Lucille and John Staroska met in kindergarten. After more than 75 years together, Lucille resides in a memory care unit in Romeoville, Ill., while John lives separately with more independence in the same community. He visits her every morning to make sure all her needs are met and to pray.
In old-style marriages in which women did not work outside the home, they typically prepared meals, shopped, and monitored medical care for other family members or provided care. Now more men in their golden years are taking on the caregiving tasks, a trend that has been growing since the 1980s.
A 2012 analysis by the Pew Research Center's Internet and American Life Project found that men represent 45 percent of all family caregivers. According to Letitia Jackson, vice president of corporate engagement for Senior Star, caregiving is a big shift for men of John Staroska’s generation. Do old roles die hard? Sadly, some evidence suggests that a wife’s heart problem, for example, may trigger a divorce, while men’s heart problems don’t. But other research found that men who identify as masculine aren’t more likely to find caregiving a strain. It’s important to realize that many people, male and female, report that caregiving is rewarding rather than solely a burden.
Of course, the stress varies greatly from one situation to the next, and depends on the patient’s condition. Dementia is one of the most common reasons a wife may need care — and caring for people with dementia is especially demanding. According to data from the Alzheimer’s Association, 59 percent of family caregivers for someone with dementia rated the emotional stress high or very high. Women are more likely to get Alzheimer’s, although scientists don’t yet know how being female contributes to the disease. Age is another risk factor, and women live longer than men do — about five years, on average. About a third to 40 percent of all caregivers for people with dementia are male, though many of them may be caring for mothers and sisters rather than wives.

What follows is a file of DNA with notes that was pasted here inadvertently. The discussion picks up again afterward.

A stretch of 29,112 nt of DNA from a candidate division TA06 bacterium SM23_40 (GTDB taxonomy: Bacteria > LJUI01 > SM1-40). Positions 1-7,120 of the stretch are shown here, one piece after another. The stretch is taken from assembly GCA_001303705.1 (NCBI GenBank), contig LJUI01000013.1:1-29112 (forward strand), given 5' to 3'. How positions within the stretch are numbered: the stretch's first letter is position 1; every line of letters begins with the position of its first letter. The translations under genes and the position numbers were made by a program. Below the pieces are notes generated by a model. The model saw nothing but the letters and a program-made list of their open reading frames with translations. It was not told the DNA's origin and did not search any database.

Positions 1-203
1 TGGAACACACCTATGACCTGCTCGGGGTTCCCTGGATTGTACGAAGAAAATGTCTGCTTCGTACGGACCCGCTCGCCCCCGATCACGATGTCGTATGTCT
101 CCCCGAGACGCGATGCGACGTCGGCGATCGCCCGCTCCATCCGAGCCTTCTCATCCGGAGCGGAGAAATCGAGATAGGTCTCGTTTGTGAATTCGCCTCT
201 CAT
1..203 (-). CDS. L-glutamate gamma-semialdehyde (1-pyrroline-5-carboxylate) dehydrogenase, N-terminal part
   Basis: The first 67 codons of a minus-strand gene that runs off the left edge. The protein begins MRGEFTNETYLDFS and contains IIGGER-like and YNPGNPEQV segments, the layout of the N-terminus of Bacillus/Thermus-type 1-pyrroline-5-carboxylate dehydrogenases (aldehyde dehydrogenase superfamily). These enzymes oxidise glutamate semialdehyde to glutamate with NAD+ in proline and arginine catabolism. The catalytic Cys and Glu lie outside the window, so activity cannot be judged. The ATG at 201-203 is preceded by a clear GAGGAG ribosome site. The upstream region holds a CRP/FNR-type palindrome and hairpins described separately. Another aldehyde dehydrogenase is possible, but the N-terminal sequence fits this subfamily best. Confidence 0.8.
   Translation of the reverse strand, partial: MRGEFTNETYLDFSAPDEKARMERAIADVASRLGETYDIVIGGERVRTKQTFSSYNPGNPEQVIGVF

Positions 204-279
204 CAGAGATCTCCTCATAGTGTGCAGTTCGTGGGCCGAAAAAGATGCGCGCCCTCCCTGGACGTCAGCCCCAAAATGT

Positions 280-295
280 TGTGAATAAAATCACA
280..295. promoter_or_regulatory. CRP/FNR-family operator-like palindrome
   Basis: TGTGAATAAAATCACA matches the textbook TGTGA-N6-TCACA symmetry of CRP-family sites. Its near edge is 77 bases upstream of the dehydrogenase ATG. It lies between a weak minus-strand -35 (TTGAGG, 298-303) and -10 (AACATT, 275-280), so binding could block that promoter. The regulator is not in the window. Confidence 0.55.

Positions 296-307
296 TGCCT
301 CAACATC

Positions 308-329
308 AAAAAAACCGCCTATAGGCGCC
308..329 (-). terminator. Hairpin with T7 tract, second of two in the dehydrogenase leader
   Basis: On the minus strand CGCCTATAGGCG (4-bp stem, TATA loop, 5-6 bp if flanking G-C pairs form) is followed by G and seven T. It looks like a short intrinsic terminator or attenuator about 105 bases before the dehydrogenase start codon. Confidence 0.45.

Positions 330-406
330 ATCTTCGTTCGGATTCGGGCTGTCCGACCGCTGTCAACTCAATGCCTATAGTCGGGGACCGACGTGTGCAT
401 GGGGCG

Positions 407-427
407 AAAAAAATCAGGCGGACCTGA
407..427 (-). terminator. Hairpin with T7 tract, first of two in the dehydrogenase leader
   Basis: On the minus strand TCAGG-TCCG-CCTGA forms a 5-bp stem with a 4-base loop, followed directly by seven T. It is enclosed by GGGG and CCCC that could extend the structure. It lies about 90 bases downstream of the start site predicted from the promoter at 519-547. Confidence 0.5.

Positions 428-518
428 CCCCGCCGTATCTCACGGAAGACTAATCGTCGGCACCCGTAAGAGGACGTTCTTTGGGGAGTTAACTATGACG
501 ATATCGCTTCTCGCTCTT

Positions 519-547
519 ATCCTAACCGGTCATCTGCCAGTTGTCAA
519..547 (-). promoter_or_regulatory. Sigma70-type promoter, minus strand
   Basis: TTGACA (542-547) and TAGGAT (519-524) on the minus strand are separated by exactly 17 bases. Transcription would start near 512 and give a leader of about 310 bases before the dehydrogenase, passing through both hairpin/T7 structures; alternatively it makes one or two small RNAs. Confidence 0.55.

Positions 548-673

Men still tend to be less likely to ask for help and less likely to confide in coworkers, some studies show. If you’re a man reluctant to seem distracted on the job, you may never learn about flex time and paid or unpaid leave. Men are also still less likely to talk about their emotions to friends and in support groups. That’s a problem if they’re under great stress. Caregiving spouses under high stress run a greater risk of stroke, especially if they’re male, one study found. African-American men had the biggest risk, possibly because they were less likely to hire help.
Men tend to respond more positively to support groups that are billed as being "educational" rather than just "supportive," says occupational therapist Nira Rittenberg, who designed a support group for Alzheimer's families with the University of Toronto. They may like the challenge of balancing many responsibilities and learning management strategies.
If you’re a male caregiver, check out the Male Caregiver Community for online forums, and articles specifically for men.
March 15, 2016
Janet O’Dell, RN